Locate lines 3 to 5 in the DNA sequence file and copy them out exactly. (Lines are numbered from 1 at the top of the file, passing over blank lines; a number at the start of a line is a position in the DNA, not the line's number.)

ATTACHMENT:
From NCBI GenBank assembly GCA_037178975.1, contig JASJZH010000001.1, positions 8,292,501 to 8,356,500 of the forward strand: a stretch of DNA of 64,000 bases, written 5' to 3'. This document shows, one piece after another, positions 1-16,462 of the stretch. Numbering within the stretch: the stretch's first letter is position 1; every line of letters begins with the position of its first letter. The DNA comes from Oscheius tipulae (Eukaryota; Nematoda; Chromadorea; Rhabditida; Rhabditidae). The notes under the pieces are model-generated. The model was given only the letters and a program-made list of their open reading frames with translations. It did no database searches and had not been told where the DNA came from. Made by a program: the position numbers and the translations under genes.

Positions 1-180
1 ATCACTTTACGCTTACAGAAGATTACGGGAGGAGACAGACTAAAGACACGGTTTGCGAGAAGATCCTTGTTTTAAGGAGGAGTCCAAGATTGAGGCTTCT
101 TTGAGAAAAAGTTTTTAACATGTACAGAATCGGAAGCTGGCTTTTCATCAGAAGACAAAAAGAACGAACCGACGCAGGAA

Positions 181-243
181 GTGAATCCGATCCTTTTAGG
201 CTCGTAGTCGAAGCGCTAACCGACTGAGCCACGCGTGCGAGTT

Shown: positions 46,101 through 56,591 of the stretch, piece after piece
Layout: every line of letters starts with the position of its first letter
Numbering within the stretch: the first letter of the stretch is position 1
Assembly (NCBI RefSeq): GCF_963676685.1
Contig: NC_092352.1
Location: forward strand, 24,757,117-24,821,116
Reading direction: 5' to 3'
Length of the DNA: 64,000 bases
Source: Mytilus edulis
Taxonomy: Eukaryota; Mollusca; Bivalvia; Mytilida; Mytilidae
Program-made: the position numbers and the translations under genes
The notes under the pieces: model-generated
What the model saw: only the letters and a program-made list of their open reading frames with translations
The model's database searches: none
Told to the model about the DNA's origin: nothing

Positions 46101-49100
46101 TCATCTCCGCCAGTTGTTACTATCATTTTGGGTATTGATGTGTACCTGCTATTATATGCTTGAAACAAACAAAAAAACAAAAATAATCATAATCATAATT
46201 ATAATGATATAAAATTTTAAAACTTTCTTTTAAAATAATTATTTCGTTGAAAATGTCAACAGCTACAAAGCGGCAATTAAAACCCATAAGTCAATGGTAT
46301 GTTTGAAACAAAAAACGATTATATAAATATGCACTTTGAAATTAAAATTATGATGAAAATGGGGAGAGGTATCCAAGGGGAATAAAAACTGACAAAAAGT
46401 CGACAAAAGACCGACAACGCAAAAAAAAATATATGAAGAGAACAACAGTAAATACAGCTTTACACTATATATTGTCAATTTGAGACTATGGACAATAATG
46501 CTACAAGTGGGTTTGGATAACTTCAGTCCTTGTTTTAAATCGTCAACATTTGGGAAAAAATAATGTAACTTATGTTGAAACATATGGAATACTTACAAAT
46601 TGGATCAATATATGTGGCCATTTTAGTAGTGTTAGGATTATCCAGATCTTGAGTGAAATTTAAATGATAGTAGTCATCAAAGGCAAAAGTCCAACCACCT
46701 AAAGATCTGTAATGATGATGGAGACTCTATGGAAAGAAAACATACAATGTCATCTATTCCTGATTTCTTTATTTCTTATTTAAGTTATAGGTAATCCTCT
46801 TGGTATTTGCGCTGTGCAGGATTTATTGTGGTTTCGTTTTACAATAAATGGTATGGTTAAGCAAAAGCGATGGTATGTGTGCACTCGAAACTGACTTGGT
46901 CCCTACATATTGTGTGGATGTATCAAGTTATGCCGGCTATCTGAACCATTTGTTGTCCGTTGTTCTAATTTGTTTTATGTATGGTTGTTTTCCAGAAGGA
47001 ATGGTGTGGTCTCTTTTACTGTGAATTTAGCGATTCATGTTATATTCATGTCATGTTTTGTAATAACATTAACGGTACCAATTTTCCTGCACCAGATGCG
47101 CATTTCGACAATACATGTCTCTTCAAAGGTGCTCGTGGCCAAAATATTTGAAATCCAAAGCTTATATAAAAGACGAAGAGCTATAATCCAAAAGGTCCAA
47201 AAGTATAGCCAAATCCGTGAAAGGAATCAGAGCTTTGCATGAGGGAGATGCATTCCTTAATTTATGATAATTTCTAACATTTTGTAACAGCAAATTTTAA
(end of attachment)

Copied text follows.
1 ATCACTTTACGCTTACAGAAGATTACGGGAGGAGACAGACTAAAGACACGGTTTGCGAGAAGATCCTTGTTTTAAGGAGGAGTCCAAGATTGAGGCTTCT
101 TTGAGAAAAAGTTTTTAACATGTACAGAATCGGAAGCTGGCTTTTCATCAGAAGACAAAAAGAACGAACCGACGCAGGAA

Positions 181-243